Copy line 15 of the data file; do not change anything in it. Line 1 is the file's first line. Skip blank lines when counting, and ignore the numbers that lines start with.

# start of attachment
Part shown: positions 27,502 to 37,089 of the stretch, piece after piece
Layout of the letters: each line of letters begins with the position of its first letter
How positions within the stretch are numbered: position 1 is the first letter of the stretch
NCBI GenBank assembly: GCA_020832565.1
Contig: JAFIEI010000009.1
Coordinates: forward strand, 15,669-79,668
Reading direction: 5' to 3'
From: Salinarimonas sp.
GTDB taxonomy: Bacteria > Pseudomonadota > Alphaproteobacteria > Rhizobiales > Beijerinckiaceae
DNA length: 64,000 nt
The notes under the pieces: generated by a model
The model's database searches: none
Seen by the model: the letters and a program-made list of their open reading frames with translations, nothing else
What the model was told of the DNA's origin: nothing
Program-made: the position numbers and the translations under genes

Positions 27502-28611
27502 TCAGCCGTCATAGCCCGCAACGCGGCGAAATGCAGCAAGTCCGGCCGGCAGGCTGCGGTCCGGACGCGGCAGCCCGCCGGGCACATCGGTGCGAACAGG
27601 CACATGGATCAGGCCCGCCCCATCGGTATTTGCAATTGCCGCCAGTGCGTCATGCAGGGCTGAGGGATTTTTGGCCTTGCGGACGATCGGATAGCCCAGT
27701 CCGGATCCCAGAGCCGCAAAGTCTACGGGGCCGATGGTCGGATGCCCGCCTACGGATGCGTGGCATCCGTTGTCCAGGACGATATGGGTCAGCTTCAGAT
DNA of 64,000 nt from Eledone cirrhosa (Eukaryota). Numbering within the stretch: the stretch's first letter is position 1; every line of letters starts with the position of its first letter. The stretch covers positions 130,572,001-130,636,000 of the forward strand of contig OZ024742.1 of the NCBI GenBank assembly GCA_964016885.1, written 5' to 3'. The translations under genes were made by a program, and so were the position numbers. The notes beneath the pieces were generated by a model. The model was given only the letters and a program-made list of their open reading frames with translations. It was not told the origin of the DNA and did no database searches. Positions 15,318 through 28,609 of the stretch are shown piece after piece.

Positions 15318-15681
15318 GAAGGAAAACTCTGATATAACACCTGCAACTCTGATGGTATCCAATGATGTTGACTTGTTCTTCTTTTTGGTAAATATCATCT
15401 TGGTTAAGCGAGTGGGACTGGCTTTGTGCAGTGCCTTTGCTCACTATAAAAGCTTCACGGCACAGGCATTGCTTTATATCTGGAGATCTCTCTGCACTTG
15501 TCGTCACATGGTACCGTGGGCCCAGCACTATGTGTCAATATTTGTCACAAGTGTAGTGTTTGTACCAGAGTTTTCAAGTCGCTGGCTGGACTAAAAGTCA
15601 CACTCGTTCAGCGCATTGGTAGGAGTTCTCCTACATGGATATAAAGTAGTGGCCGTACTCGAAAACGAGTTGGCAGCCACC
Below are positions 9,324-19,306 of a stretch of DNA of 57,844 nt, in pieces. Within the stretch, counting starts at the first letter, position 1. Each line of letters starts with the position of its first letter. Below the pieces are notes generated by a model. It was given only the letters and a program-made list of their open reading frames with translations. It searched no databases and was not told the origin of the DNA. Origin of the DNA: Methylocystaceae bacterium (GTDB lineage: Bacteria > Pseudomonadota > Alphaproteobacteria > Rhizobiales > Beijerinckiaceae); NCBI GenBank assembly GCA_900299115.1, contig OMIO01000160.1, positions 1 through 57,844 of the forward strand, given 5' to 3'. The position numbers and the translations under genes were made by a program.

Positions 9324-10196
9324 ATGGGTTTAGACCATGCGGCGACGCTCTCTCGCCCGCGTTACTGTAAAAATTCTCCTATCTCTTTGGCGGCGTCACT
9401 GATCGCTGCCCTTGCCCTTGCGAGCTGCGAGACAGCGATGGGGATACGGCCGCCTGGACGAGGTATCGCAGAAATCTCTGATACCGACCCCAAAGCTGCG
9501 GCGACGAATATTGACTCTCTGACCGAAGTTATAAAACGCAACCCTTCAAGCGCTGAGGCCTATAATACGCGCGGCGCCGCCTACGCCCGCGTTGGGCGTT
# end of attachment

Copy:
Program-made: the position numbers and the translations under genes